Riveting. Riveting. Riveting. There is no surprise The Handmaid’s Tale has been received so well. With themes that feel like they have been ripped from the headlines, The Handmaid’s Tale almost feels like a cautionary tale. In the midst of movements like #MeToo, equal pay for equal work, and women’s health issues,  The Handmaid’s Tale paints an extreme picture of what many fear could happen in our country. On our television sets we see children being ripped from the arms of their mothers just as the scenes depict on the show. Every day we see women fighting for the same rights as their male counterparts, while on the show women are stripped of every natural right. Extreme religious views and misinterpretation of sacred texts drive horrific behaviors world-wide.  The Handmaid’s Tale echos some of these themes in a beautiful, dramatic, yet horrific fashion. The Handmaid’s Tale will take you on a heart pounding journey of tension, fear, and hope. It’s one of the most intense TV shows you can watch currently. You will find yourself not wanting to watch, yet being unable to pull your eyes from the screen. After every episode you will find yourself needing to catch your breath and decompress before continuing your binge marathon. With the perfection of the acting, the excellence of the directing, and cinematography, The Handmaid’s Tale holds onto the viewer and won’t let go.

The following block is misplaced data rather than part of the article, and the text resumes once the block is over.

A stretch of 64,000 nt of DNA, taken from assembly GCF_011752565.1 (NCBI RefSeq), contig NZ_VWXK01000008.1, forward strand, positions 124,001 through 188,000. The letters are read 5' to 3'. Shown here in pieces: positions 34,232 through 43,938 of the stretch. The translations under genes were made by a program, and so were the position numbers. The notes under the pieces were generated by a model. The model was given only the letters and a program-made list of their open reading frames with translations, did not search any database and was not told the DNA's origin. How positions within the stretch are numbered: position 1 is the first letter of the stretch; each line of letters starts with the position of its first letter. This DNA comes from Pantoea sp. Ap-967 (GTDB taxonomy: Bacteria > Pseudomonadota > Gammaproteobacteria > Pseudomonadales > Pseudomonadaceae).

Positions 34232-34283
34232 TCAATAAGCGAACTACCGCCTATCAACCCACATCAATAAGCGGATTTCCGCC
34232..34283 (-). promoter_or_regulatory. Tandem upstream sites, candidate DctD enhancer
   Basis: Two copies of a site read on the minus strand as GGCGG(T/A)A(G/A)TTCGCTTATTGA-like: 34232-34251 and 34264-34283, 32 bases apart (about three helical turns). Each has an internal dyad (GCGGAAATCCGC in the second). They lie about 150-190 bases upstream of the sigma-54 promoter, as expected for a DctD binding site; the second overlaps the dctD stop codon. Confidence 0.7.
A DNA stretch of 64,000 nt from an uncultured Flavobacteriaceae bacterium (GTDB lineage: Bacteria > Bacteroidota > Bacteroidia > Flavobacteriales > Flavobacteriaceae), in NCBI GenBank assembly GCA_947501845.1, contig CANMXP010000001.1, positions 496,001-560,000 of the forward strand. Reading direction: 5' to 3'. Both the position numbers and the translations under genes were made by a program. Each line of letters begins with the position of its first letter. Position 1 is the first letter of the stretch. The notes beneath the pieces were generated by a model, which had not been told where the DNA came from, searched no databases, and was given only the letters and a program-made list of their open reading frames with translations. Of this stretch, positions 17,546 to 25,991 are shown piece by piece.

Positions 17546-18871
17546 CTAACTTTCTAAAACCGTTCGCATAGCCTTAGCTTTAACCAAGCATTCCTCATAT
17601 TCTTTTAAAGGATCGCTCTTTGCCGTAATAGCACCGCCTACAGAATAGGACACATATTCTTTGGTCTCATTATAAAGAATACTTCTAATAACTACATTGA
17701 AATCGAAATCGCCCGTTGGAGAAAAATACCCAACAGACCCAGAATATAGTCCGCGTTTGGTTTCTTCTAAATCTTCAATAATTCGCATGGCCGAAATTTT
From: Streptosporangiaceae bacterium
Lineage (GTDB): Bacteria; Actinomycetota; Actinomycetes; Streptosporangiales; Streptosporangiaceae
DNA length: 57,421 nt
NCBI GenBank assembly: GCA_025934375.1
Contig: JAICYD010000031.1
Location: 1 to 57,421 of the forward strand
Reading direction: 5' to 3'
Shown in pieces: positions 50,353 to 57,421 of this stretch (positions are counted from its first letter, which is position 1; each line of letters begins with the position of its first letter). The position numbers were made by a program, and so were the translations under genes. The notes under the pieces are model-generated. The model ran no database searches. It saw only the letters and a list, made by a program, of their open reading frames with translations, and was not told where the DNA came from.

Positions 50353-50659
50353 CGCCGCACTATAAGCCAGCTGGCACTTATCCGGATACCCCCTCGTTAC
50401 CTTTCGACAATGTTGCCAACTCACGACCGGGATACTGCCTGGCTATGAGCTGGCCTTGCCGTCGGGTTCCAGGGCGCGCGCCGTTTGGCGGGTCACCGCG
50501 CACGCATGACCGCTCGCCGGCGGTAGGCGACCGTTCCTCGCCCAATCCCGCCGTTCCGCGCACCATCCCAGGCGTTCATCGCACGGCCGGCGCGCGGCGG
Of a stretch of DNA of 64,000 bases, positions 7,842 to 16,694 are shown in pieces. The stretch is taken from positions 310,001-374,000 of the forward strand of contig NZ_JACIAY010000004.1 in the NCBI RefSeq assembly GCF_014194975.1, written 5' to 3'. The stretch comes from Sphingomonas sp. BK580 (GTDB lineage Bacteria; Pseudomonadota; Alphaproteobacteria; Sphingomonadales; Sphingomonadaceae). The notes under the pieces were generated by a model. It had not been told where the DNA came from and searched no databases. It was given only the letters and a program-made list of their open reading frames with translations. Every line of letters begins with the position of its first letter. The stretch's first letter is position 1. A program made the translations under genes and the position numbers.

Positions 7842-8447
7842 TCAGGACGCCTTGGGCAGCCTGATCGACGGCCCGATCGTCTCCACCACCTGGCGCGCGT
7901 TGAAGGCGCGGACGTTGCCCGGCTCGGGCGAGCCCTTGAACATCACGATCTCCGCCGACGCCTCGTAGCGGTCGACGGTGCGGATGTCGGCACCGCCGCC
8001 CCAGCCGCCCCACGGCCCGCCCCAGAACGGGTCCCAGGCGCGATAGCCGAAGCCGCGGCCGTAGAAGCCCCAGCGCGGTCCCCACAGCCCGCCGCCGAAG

The Bottom Line

The Handmaid's Tale is a cautionary story of violence, brutality, and oppression. Visually, The Handmaid's Tale is like nothing on TV today. Season 2 is a perfect and seamless continuation to the award winning 1st season. The Handmaid's Tale is a heart pounding, thought provoking thrill ride of must see TV.



Noel Davila

Noel is a writer and performer based out of the New York City area. With a background in acting, theater arts, years of stage and screen writing, composing and scoring utilizing his skills as a singer song writer, Noel looks to be an all around creator in the arts. Many of the films Noel has written have been selected and featured at a number of Film Festivals including The New York International Film Festival, The Hudson Valley Film Festival, The Art is Alive Film Festival, ect and have gone on to be nominated and awarded for multiple awards including "Best Comedy Short" ,"Best Of", "Best make up", ect. Noel continues to perform live original music all across New York City